- The pushing stage was positively leisurely! I remembered it being overwhelming with E’s birth, and now I know why: there are supposed to be breaks. These contractions were a few minutes apart, whereas his were almost on top of each other. I recall barely having time for an ice chip and one breath of air before the next push, and feeling that there was no way I could keep going. For this birth, there was actually time to relax in between pushes. It made a huge difference.
- No episiotomy, no vacuum assistance! And only two stitches. Yay!
- Although it was technically a transfer of care, the doctor on call knows my midwives and didn’t feel the need to come in. So it was just the maternity nurse and my midwifery team, and the student midwife caught my daughter. Pretty great.
- We were privileged to have a very talented, sensitive photographer in the room – so glad we made that decision!
- Post-natal cramping: Wowch. I was warned that with any child after the first, uterine cramps are way more painful during those first few days, especially during breastfeeding. YES. It’s true. They feel like contractions.
What I’d forgotten:
- That getting an epidural is a rather laborious process (oops, bad unintentional pun). With E, I was so exhausted by the time I got the needles (after labouring for 37 hours), I have almost no recollection of the procedure – only the relief.
- Just how loosey-goosey everything feels when you suddenly have no baby in there – like your internal organs can just joggle around. Way more so this time than with Sebastian, since Baby A was close to double his birthweight.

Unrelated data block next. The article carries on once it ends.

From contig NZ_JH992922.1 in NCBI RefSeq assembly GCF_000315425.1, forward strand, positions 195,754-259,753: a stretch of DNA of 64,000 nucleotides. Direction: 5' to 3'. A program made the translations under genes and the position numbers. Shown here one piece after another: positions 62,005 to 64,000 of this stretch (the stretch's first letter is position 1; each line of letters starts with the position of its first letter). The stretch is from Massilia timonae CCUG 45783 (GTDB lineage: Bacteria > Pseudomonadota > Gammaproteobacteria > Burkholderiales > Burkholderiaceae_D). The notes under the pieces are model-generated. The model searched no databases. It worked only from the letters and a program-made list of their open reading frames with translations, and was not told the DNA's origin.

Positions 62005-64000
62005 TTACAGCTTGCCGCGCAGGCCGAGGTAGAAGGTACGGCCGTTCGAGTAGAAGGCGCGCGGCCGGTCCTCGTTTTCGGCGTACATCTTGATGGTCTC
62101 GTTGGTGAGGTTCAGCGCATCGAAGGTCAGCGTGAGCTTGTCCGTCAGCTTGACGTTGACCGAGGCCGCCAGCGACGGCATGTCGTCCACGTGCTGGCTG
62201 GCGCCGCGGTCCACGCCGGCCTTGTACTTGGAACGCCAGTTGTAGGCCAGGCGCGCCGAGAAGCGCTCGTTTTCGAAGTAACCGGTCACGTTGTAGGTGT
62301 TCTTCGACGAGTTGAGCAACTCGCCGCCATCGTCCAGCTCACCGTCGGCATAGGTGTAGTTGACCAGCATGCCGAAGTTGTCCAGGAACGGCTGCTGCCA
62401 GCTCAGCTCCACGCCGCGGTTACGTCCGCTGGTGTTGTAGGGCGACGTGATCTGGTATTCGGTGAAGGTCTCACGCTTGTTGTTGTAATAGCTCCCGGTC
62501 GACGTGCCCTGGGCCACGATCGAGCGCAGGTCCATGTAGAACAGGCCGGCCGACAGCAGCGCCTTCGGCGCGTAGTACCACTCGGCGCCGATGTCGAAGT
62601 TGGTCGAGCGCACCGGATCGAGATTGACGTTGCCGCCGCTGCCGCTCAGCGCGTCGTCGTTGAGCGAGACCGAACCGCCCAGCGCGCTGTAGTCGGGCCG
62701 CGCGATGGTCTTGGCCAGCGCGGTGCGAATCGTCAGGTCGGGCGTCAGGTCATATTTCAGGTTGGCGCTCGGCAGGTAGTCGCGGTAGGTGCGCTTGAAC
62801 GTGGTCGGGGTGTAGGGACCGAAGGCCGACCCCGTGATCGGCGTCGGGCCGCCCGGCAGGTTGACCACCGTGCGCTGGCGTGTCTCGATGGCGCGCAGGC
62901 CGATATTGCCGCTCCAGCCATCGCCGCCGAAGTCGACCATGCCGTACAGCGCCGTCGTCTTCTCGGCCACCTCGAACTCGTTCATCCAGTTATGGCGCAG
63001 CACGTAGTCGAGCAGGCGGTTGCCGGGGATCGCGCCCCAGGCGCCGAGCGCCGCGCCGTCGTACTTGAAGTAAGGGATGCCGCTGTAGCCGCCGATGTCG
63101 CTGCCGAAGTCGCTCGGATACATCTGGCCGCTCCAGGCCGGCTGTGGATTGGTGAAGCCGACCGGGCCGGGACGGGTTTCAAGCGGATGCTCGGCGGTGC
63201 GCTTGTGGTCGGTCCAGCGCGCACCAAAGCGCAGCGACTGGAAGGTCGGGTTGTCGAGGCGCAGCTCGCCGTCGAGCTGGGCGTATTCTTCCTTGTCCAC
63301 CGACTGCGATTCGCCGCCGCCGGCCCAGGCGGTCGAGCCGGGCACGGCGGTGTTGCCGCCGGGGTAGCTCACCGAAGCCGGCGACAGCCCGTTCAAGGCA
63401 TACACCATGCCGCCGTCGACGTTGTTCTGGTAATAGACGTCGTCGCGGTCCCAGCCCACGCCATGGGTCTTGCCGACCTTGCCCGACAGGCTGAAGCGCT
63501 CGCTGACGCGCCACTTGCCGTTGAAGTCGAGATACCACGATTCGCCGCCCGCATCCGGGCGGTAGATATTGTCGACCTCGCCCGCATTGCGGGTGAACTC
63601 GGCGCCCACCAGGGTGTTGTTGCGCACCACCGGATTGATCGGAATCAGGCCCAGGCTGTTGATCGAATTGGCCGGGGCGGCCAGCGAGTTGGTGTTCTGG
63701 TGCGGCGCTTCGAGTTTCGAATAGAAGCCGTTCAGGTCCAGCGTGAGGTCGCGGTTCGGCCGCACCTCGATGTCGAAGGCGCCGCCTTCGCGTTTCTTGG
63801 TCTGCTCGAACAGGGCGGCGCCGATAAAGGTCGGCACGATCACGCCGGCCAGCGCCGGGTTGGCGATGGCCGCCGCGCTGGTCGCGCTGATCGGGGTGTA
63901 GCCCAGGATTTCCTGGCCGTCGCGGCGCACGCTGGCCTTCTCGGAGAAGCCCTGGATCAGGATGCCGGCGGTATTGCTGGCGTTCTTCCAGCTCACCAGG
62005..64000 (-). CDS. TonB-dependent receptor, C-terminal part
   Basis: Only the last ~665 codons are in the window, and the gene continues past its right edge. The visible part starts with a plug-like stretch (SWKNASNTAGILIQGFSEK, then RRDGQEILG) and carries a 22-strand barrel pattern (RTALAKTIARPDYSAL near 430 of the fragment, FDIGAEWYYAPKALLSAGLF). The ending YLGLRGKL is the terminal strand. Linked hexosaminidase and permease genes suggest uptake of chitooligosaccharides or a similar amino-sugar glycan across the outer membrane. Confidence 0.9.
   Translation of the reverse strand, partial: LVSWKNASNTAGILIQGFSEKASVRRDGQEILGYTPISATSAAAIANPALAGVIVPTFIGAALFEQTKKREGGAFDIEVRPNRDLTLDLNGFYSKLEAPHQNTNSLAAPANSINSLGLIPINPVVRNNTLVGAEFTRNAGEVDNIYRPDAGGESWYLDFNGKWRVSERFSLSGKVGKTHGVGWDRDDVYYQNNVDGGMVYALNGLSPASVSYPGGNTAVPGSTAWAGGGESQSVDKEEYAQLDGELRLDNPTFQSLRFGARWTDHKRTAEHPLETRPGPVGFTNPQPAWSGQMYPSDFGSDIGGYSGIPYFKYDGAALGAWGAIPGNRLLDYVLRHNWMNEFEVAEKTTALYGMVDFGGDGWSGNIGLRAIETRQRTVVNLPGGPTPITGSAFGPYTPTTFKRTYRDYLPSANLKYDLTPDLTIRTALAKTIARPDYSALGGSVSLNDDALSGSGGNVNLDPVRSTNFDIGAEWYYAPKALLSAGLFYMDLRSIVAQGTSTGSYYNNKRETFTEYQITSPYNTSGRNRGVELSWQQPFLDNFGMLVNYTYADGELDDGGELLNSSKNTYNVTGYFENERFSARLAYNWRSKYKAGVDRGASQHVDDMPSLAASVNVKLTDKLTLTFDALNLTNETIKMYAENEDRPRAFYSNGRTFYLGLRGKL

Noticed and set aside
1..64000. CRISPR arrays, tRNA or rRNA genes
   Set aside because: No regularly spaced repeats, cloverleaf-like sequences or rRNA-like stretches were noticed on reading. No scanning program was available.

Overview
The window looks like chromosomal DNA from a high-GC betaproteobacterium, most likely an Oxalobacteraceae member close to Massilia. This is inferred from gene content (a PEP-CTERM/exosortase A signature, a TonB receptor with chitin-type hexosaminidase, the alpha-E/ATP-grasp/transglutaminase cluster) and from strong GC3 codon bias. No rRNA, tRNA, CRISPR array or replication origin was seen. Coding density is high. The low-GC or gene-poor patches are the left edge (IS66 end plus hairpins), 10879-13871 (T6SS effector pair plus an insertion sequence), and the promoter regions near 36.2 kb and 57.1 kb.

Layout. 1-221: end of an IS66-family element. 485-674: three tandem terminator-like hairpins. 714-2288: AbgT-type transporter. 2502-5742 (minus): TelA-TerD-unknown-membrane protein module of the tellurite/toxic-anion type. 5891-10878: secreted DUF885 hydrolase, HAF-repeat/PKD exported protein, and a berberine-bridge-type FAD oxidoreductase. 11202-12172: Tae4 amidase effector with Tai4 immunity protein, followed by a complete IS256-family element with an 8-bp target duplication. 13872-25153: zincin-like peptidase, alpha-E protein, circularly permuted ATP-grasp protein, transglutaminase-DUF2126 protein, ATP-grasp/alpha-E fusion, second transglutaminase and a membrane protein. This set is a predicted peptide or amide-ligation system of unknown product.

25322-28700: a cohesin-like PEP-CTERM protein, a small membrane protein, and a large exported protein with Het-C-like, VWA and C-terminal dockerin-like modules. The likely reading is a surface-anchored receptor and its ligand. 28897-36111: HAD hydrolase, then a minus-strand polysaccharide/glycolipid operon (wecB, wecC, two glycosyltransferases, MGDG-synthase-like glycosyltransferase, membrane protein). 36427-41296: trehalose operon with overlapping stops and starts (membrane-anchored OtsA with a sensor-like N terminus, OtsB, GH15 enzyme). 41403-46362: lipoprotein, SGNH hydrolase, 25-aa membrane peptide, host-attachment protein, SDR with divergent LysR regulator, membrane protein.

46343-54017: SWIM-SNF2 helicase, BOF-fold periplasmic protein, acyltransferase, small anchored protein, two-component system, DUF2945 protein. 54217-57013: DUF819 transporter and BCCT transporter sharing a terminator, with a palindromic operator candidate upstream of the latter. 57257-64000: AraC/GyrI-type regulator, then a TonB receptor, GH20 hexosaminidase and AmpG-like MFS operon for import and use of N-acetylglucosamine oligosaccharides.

- That the placenta resembles the tree of life. What a crazy-cool organ – and pretty brawny for something so ephemeral.
What I remembered:
- Pain is a weird place to be; a different dimension. It transports and warps your perspective… and it just wears you out.
- The epidural is pretty magical. Otherwise, who would ever want to get multiple huge-ass needle injections between her vertebrae?
- Birthing a baby makes a big ol’ mess. (I can’t deny it’s nice to have all that taken care of by hospital staff.)
- I was grateful for hospital food, unexciting though it is. Tomato soup and raisin bran muffin tasted scrumptious after all that work.
We had quite a few visitors that first day (all family, or close enough), and Baby A slept angelically for basically the whole time. When E arrived to meet his baby sister, he came straight to me instead and climbed right up on the bed for a snuggle. Poor guy had been so excited for his sibling to arrive, and now he wasn’t sure any more if he was happy about it. But after about ten minutes to reassure himself that there would just be more love along with the additional person, he approached A and swiftly fell in love.
Daddy went home that night, to be with E, while Auntie Beth kept me and A company in the hospital.
And I did have a little moment all by myself with my brand-new daughter. I just looked at her precious face and hands, kissed her velvety cheeks, and cried with gratitude.
So beautifully, perfectly alive.
P.S. A more detailed – and chronological – version of the birth story will be up on MotherGather sometime soon!
*For the record… we consider ourselves a three-child family, in our hearts. But the semantics are tricky. You know.